Table 3.
Evaluation of the performance of BOMP
Table 4.
Measuring the performance of the individual components of BOMP


We wish to thank Johan R. Lillehaug for critically reading through the manuscript, Bjarte Dysvik for help with graphics and Trond Hellem Bø for useful discussions on statistical topics. Lillehaug is at the Department of Molecular Biology, Dysvik and Bø are at the Department of Informatics, University of Bergen. This work was supported in part by grants from the Norwegian Research Council [SUP 140785/420 (GABI); FUGE/CBU–151899/ISO], and the Meltzer Foundation, University of Bergen.


1. Lugtenberg B. and Van Alphen,L. (1983) Molecular architecture and functioning of the outer membrane of Escherichia coli and other gram-negative bacteria. Biochim. Biophys. Acta, 737, 51–115. [PubMed]
2. Santoni V., Molloy,M. and Rabilloud,T. (2000) Membrane proteins and proteomics: un amour impossible? Electrophoresis, 21, 1054–1070. [PubMed]
3. Chen C.P. and Rost,B. (2002) State-of-the-art in membrane protein prediction. Appl. Bioinf., 1, 21–35. [PubMed]
4. Sonnhammer E.L.L., von Heijne,G. and Krogh,A. (1998) A hidden Markov model for predicting transmembrane helices in protein sequences. In Glasgow,J., Littlejohn,T., Major,F., Lathrop,R., Sankoff,D. and Sensen,C. (eds), Proceedings Sixth International Conference Intelligence Systems Molecular Biology AAAI Press, Menlo Park, CA, pp. 176–182.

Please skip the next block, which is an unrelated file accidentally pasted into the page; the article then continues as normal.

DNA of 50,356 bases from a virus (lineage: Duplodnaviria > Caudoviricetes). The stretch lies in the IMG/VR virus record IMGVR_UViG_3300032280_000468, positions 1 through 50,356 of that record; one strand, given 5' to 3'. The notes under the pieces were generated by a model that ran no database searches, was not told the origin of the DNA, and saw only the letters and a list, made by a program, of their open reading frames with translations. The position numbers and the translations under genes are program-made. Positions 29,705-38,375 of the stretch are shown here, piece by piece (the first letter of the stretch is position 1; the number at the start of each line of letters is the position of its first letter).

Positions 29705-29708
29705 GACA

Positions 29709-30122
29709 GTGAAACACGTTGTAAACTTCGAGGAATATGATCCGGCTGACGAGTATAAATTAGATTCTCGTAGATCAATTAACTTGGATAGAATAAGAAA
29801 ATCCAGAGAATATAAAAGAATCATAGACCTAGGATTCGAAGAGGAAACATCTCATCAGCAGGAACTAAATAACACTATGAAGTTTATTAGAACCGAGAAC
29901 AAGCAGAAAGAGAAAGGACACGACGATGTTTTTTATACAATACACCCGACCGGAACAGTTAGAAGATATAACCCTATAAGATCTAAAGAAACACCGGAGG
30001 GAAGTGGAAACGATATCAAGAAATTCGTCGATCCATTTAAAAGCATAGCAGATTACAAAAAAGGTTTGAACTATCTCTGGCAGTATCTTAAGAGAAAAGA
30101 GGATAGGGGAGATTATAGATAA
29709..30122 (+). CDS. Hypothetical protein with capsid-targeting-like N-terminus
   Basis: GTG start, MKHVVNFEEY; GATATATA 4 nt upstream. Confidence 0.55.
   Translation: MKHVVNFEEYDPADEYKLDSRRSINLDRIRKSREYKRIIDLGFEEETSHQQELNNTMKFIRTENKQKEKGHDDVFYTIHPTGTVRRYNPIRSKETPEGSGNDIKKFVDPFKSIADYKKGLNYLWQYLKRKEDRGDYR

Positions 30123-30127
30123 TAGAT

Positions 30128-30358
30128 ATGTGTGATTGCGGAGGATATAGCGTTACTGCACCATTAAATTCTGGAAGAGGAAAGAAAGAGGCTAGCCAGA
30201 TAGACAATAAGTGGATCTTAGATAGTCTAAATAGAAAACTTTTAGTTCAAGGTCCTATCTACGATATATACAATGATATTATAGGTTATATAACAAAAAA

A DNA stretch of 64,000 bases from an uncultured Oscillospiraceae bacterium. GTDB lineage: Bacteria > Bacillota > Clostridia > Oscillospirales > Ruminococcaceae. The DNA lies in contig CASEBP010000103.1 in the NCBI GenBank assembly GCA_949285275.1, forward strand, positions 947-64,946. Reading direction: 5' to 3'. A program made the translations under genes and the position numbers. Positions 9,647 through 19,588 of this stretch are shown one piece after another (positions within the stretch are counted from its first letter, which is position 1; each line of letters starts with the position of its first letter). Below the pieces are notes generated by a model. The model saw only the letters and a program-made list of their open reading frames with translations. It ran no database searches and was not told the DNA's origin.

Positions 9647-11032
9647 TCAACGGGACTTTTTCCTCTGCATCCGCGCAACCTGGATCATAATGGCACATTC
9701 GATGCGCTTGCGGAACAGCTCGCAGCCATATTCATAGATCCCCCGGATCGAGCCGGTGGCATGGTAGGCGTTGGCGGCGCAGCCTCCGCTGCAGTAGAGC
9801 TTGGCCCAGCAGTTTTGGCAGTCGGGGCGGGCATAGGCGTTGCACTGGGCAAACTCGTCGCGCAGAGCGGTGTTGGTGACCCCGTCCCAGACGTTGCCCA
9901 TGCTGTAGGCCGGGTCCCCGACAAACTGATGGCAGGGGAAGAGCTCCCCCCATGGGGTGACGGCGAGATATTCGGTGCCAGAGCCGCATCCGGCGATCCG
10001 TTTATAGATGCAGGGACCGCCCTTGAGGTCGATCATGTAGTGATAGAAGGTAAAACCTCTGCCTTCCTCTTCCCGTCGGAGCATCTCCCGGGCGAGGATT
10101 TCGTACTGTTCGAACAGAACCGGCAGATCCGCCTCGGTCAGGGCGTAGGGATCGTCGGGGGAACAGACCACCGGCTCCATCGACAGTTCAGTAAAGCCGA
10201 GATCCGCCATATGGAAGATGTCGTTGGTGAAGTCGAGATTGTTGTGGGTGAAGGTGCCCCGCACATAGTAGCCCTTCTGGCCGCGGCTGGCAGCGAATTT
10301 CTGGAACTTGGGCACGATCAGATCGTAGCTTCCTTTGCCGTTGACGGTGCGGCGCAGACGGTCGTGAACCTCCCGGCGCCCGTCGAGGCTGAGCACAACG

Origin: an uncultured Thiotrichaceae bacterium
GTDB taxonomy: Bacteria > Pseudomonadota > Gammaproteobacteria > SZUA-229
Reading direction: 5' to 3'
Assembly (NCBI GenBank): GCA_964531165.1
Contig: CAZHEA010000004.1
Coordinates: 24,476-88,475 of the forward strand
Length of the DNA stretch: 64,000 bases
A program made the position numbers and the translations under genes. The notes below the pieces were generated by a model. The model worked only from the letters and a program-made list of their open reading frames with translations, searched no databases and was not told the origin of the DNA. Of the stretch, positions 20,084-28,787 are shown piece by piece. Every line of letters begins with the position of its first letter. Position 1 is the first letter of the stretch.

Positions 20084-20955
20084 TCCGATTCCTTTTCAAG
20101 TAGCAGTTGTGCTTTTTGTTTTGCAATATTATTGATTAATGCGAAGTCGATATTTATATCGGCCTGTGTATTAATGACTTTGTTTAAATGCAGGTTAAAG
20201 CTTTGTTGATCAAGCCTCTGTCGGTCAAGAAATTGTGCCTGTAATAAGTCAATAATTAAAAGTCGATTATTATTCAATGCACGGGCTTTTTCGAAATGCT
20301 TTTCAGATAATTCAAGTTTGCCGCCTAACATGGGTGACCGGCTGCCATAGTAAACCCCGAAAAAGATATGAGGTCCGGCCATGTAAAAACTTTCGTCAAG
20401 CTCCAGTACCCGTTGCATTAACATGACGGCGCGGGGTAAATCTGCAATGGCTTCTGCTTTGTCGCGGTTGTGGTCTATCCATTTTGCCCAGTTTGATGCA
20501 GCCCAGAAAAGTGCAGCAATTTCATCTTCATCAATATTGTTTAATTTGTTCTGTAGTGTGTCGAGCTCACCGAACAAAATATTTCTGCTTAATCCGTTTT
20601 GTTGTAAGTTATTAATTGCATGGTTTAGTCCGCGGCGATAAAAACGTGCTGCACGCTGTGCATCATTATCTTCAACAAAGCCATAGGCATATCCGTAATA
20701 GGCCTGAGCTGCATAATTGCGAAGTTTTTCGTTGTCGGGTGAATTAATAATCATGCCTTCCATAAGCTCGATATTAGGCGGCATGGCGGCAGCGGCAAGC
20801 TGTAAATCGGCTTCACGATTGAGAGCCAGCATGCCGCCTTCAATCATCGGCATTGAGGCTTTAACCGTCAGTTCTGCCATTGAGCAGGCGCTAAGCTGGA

5. Moller S., Croning,M.D.R. and Apweiler,R. (2001) Evaluation of methods for the prediction of membrane spanning regions. Bioinformatics, 17, 646–653. [PubMed]
6. Tamm K.L., Arora,A. and Kleinschmidt,H. J. (2001) Structure and assemly of beta-barrel membrane proteins. J. Biol. Chem., 276, 32399–32402. [PubMed]
7. Schulz G.E. (2000) Beta-barrel membrane proteins. Curr. Opin. Struct. Biol., 10, 443–447. [PubMed]
8. Koebnik R., Locher,K.P. and Van Gelder,P. (2000) Structure and function of bacterial outer membrane proteins: Barrels in a nutshell. Mol. Microbiol., 37, 239–253. [PubMed]
9. Casadio R., Fariselli,P., Finocchiaro,G. and Martelli,P.L. (2003) Fishing new proteins in the twilight zone of genomes: the test case of outer membrane proteins in Escherichia coli K12, Escherichia coli O157:H7, and other Gram-negative bacteria. Protein Sci., 12, 1158–1168. [PubMed]
10. Wimley C.W. (2002) Towards genomic identification of beta-barrel membrane proteins: composition and architecture of known structures. Protein Sci., 11, 301–312. [PubMed]
11. Zhai Y. and Saier,H.M.J. (2002) The beta-barrel finder (BBF) program, allowing identification of outer membrane beta-barrel proteins encoded within prokaryotic genomes. Protein Sci., 11, 2196–2207. [PubMed]
12. Nakai K. and Kanehisa,M. (1991) Expert system for predicting protein localization sites in gram-negative bacteria. Proteins, 11, 95–110. [PubMed]
13. Gardy L.J., Spencer,C., Wang,K., Ester,M., Tusnády,E.G., Simon,I., Hua,S., deFays,K., Lambert,C., Nakai,K. et al. (2003) PSORT-B: improving protein subcellular localization prediction for Gram-negative bacteria. Nucleic Acids Res., 31, 3613–3617. [PMC free article] [PubMed]
14. Boeckmann B., Bairoch,A., Apweiler,R., Blatter,M.-C., Estreicher,A., Gasteiger,E., Martin,M.J., Michoud,K., O'Donovan,C., Phan,I. et al. (2003) The Swiss-Prot protein knowledgebase and its supplement TrEMBL in 2003. Nucleic Acids Res., 31, 365–370. [PMC free article] [PubMed]